Six months after our national champion gets a big chunk of £151m of public money, there is little to report
Advanced Manufacturing (AM) is a £151.5m government strategy launched in late July 2009. Business Secretary Lord Mandelson said the package of measures “will help equip British manufacturers, of all sizes and sectors, to take advantage of the advanced technologies and new market opportunities now shaping our industrial future.”
Rolls-Royce received £45m directly for the construction of four new manufacturing facilities and £45m indirectly for the low carbon element of the Strategic Investment Fund, which supports R&T in low carbon aircraft engine technology. In addition Rolls-Royce is heavily involved in Samulet – Strategic Affordable Manufacturing in the UK through Leading Environmental Technologies – which received £40m from the AM fund.
In total the aeroengine maker is the beneficiary of, or a key decision-maker in the spending of, £130m from this initiative. I have no axe to grind on this point. Several people involved in manufacturing have said the Rolls-Royce portion was too big and smacks of ‘picking winners’, a policy the Government has been keen to distance itself from through the Nineties and Noughties. But Rolls-Royce’s supply chain is long and deep and many UK SME engineering firms will stand to benefit from both the new factories and Samulet.
Six months on, however, no-one at Rolls-Royce, the Department for Business Innovation and Skills (BIS) or the Technology Strategy Board can say anything of real depth about any of the large portions of this fund. Is this good enough? Malcolm Wheatley, a freelance writer, has just filed a piece for TM on the assessment of government strategy. This and my own enquiries about AM reveal – not much. Rolls-Royce says these are long term projects and the feasibility studies for factories takes time, suggesting that we come back in ‘another few months’.
In fact, BIS announced the location of the new civil nuclear factory as being in South Yorkshire in December, and Rolls-Royce confirmed that one of its factories is likely to be located at the site of the former Dunlop tyre factory in Washington, Tyne and Wear.
There is little else though. I appreciate that premature tips on new factory locations in the press might be damaging. And this is a PLC with shareholder sensitivity to consider – are investors sensitive to factory locations? – but this is also six months on. And Samulet? Nothing. What about BIS? Ask Rolls-Royce they say. How is the money involved in the Strategic Investment Fund being spent at the moment? Sorry, no.
Must do better
This is disappointing. Not as a journalist trying to put meat on my magazine’s bone (OK, that as well), but more as a taxpayer. Being granted with responsibility for £130m will seem to some like small fry compared with the £850bn estimated government support for Britain’s banks post-financial crisis, but nevertheless is there not a duty of care to keep the public informed of the progress of this spending? Perhaps Rolls-Royce and BIS think the public doesn’t care about the update of such minor projects? Suffice to say the money is safe and we will spend it wisely.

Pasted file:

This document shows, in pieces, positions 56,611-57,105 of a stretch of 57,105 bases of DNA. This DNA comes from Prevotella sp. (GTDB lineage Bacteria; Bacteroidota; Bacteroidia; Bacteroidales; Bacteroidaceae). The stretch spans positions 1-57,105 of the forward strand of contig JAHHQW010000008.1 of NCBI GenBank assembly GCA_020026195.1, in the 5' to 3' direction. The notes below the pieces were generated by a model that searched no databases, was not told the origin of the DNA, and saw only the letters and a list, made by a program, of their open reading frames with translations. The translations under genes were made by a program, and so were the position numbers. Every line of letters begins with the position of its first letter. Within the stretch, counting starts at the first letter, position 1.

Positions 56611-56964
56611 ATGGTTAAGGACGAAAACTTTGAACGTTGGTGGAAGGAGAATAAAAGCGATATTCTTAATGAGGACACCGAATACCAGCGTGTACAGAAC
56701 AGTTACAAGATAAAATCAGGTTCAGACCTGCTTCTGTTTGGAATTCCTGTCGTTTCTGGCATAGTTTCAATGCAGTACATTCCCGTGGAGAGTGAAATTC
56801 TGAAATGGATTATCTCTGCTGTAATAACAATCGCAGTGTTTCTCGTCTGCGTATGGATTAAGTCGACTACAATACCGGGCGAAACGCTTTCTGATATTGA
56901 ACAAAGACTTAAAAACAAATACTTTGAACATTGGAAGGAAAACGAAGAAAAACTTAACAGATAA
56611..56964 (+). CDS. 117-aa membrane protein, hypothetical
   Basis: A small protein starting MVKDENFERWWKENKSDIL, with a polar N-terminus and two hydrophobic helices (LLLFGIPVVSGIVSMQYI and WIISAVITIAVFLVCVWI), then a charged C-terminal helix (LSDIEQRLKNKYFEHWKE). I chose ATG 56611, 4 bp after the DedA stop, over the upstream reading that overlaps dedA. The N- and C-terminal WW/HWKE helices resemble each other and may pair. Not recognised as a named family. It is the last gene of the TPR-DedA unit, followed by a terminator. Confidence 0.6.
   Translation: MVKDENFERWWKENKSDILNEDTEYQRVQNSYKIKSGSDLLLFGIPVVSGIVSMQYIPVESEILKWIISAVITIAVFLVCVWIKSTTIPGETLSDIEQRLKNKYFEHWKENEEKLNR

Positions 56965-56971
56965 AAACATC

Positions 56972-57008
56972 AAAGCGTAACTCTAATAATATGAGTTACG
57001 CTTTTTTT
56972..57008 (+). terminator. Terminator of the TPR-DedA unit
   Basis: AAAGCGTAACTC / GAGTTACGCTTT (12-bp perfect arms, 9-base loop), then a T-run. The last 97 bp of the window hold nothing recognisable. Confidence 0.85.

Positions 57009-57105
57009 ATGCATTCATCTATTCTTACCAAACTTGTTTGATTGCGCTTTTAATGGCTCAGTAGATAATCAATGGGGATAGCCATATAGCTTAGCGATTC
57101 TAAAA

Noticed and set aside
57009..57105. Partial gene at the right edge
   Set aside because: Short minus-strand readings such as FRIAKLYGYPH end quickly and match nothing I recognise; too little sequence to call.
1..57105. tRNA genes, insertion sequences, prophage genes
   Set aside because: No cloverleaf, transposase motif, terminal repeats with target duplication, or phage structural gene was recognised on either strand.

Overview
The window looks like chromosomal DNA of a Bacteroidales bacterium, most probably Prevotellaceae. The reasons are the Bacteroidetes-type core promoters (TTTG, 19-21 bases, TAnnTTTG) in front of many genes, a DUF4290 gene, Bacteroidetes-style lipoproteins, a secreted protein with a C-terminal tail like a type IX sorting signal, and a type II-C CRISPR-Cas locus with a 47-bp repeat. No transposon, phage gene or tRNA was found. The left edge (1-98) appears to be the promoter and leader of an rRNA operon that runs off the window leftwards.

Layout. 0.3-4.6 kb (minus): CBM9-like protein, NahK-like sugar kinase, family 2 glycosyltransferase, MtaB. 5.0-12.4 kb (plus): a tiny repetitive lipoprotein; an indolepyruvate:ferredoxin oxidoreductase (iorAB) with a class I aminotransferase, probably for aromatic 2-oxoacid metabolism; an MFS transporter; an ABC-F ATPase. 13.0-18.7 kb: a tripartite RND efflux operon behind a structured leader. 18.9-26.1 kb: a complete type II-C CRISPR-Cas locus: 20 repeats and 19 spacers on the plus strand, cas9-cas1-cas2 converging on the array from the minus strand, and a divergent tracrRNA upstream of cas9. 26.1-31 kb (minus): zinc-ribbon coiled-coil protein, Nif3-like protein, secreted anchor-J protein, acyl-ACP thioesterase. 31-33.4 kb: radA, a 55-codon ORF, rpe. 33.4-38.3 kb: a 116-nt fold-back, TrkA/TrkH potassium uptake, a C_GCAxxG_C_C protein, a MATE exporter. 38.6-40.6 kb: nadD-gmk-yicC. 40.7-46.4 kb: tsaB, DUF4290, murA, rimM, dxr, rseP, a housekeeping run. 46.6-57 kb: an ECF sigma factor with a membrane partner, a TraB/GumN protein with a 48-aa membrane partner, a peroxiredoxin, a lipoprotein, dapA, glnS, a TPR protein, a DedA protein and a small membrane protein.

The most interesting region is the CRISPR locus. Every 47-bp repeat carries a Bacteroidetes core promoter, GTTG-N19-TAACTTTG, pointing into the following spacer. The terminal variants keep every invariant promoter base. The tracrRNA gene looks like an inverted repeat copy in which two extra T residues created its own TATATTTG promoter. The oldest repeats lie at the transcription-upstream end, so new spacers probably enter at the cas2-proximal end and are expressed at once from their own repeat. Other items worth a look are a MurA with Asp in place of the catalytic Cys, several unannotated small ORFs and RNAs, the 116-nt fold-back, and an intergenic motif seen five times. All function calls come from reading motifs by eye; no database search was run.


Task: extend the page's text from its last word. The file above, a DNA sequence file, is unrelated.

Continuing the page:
Therein lies the rub. Lord Mandelson talks about more real engineering, rather than financial engineering. Government has launched six strategies since September 2008 demonstrating its commitment to this sector. Everyone is talking about new jobs, new industry, bridging the skills gap and the opportunities for jobs and producing more engineering skills from the low carbon economy (this week the Govt approved the backing of up to 32GW capacity of offshore wind farms). And manufacturing is crying out for a more positive press, both in terms of its successes at home and internationally, and to improve its image as a career destination. If you want a better image, don’t just take the money and crawl into your shell. Tell people what you’re doing with it so they can understand the endeavours of this sector better.
So it’s simply not good enough for BIS and R-R to wave large numbers in the air and leave it for six months (and maybe a few more) before reporting back on the spending plans and their effectiveness. As stakeholders we deserve to have some information now.
I am a huge fan of Rolls-Royce. It’s one of very few British world class tier one multinational companies left – and as Kraft gobbles up Cadbury the pool is dwindling; I get a sense of pride when I hear R-R has won big contracts with Airbus and Boeing; my father was a shareholder, blah blah. Don’t mistake this as a whining hack’s personal vendetta against a company notorious for being media shy. I merely want to make the point: UK manufacturing needs a better, wider press to promote its strengths to the British public and the world; Rolls-Royce, BAE Systems et al are our national champions who should set an example to tier two firms and SMEs; and R-R was gifted up to £130m of public money but won’t / can’t tell us how it is spending it. Is this irony, or cynicism?
Is it too much to ask for a bit more accountability and transparency in how companies spend public money, particularly at time when there is less and less of it to go around?
Rolls-Royce and BIS – I would be delighted to hear from you: [email protected], 020 7401 6033.